Q. How can I get an update on my citizenship case? I have tried calling every day without being able to speak to someone at U.S. Citizenship and Immigration Services. I filed my naturalization application Oct. 11, 2021. A USCIS officer interviewed me April 21, 2022. The officer requested additional documentation, which I sent April 23. I have proof that USCIS received my submission on April 25.
Elizabeth, Naranja, Fla.
A. You can keep trying to get through to a USCIS agent at (800) 375-5283, but it is unlikely you will get any useful information. Typically the answer to inquiries about delayed decisions is “your application is pending,” but you know that. You may have better luck asking for help from your U.S. representative or senator. They can contact USCIS asking for the status of your case.
All federal legislative offices have staff designated to help constituents with immigration matters. Be persistent. Often the Congress member will get the same answer you got from USCIS: the case is pending. Still, at least you will be educating your representative about USCIS processing delays for immigrants. After all, once you naturalize you can vote — something your representatives surely understand.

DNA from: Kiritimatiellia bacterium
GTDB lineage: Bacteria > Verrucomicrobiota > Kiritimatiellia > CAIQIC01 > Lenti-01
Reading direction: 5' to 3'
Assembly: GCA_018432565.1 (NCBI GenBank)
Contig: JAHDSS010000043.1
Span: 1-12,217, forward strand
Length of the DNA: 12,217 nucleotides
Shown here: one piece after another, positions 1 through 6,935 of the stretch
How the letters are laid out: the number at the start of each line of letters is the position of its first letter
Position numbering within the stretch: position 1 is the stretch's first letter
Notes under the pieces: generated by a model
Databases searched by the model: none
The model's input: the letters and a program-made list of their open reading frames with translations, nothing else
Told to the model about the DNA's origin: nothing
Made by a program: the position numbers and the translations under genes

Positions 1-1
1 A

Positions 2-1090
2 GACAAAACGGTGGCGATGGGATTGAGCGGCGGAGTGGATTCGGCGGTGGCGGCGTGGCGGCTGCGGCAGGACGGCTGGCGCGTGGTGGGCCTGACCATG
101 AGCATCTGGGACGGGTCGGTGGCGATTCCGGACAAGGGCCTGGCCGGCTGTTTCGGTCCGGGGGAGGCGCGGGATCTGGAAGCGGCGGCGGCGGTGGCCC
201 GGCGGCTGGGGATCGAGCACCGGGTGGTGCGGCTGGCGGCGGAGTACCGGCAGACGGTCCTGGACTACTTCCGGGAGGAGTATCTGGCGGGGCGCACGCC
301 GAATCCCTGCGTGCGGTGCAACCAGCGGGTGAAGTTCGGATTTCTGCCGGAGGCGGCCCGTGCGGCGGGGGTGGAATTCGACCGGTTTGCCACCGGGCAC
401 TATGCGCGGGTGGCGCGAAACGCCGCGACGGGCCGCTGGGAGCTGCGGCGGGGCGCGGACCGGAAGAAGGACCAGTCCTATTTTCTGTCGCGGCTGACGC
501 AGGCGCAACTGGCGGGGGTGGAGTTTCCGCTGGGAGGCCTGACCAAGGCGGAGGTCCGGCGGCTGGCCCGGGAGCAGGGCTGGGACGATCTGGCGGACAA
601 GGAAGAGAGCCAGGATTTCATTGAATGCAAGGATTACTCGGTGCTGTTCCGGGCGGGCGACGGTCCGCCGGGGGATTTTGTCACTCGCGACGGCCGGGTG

The only sure way to get USCIS to do its job is to sue the agency in federal court. A federal statute allows for federal court review in cases pending 120 days from the interview date. Sometimes just the filing of a federal court action gets USCIS to act.
Q. Can people who are not U.S. citizens serve in the military?
A. Permanent residents are the only non-U.S. citizens who can serve in the U.S. military. Under President Barack Obama, certain nonimmigrants and others could join the Army under the Military Accessions Vital to National Interest (MAVNI) program. President Donald Trump ended the program and President Biden has yet to reinstate it.
MAVNI was designed to meet a pressing military need for medical professionals and immigrants with needed language skills. MAVNI offered enlistment to asylees, refugees, individuals with Temporary Protected Status (TPS) or Deferred Action for Childhood Arrivals (DACA), and nonimmigrants such as international students and temporary workers. The more than 10,000 MAVNI recruits have served our country well.
Allan Wernick is an attorney and senior legal adviser to City University of New York’s Citizenship Now! project. Email questions and comments to @allanwernick.com. Follow him on Twitter @awernick.